by David Cronenwett
Taking a breather from a very hot backyard sauna one recent drizzly evening, I find chickadees and nuthatches playfully flitting about my friend’s cottonwood. Nick and I are sitting by the door of his new wood-fired creation, steam freely pouring off our skin into the night’s cool air. The wooziness brought on by too many rounds in the heat leaves us both silent in this elemental moment of gentle rain and twilight.
And suddenly, we hear a soft clucking.
Peering over toward a penned off area of the yard, there is movement low to the ground; a familiar, jerking here and there punctuated by an unmistakable barnyard voice. The sublimity of heat, rain and evening light is quickly squelched, as it would seem, by the incongruous and uninvited appearance of Nick’s chickens. “They’ll eat damn near anything…including each other if they could.” Standing there in the rain with nothing but a towel and a glass of Malbec, he philosophizes further, positing, “We rarely let them out into the yard, since they’d probably chow on dog waste, and you really don’t want that stuff in your morning omelet.”
As I struggle to erase this delicious image from my mind, the question of these large, avian garbage- vacuums gets me thinking. How long, I wonder, have we kept these odd creatures in our care and when did they become such a mainstay of the global diet? We both hop back into the cooker for another round of steam and pain, and the hens go on about the business of eternal consumption in their enclosure.
The domestic chicken, Gallus gallus domesticus, is categorized in the taxonomic order Galliformes along with grouse, pheasants and other largish, mostly ground-dwelling birds. Current genetic science identify the earliest, wild relative of the chicken as the Red Jungle Fowl (Gallus gallus) still found in tropical Asia. While this bird looks strikingly like a modern chicken, there were probably additional species included in the early domestication process, such as the Gray Jungle Fowl and others. Estimates range from 7,000 to 10,000 years of active domestication, though it is believed that the species that became G. domesticus was not originally kept for food production, but for entertainment. Males are notably aggressive towards other males, a quality that produces regular brawls amongst them. Cockfighting was widespread in the ancient world and remained so across multiple cultures, to the present. Though banned in many countries today, it remains a popular, underground blood-sport in the third world.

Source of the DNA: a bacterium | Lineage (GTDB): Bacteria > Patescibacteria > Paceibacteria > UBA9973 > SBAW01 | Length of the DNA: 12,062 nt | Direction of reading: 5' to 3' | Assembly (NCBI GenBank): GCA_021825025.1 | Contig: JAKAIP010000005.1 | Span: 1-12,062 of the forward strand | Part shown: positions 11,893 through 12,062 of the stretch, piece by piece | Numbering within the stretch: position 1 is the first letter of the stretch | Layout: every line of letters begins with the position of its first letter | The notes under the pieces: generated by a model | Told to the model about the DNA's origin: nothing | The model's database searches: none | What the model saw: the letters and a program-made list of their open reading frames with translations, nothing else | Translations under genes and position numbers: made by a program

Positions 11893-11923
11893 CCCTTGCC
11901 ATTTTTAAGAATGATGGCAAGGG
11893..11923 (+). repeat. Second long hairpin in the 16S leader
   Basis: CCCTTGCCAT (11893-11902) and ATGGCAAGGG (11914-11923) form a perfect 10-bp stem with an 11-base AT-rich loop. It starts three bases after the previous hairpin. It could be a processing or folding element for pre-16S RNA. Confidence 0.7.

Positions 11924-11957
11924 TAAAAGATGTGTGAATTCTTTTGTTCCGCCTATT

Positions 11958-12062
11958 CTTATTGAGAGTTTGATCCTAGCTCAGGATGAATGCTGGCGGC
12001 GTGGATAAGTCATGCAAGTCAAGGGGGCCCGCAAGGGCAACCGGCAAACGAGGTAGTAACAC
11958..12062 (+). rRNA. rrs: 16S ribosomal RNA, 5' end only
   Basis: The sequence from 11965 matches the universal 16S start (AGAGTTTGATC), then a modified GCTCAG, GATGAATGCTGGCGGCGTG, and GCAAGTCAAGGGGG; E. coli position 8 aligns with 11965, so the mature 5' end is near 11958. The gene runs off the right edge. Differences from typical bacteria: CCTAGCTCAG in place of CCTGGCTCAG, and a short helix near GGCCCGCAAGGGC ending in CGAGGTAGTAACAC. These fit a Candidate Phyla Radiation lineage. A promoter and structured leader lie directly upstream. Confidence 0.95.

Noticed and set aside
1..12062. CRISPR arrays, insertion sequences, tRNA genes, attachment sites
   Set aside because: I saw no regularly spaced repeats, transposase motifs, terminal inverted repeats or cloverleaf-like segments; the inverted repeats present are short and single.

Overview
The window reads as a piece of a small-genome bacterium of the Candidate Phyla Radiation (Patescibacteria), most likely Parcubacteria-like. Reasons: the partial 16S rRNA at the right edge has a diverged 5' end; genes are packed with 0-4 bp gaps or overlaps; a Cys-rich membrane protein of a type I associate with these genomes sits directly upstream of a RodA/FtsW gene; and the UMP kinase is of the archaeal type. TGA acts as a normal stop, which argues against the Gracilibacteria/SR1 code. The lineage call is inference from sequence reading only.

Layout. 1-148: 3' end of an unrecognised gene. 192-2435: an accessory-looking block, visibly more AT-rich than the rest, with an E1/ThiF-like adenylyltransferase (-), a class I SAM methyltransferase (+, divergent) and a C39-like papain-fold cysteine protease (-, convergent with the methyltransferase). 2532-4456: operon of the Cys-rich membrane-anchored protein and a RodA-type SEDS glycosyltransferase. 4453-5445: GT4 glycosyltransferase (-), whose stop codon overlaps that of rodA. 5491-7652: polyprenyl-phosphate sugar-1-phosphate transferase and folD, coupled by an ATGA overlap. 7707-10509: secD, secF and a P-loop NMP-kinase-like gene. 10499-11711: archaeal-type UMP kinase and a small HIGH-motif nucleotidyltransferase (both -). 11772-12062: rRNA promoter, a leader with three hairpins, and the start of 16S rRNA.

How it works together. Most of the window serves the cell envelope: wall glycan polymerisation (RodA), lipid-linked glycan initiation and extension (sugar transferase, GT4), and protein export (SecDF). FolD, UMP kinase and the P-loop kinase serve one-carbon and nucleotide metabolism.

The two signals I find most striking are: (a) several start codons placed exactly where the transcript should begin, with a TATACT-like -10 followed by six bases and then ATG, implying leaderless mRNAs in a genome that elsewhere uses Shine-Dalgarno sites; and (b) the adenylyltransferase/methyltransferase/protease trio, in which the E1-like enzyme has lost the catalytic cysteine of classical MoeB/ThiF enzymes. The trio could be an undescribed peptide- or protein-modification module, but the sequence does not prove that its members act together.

The interest in chickens as a mass food source probably wasn’t realized in a meaningful way until the Egyptians developed a method of artificial incubation, which was a very labor-intensive enterprise in ancient times. Chicken eggs will only hatch if kept under a constant temperature between 99 and 105 degrees Fahrenheit, a relative humidity around 55 percent and each egg rotated by hand a few times per day over a three week period. The birds and their eggs could now be produced at scale throughout the Mediterranean civilizations, eventually including the Roman Empire, where chicken cuisine became culturally established and by whom dishes such as the omelet were created.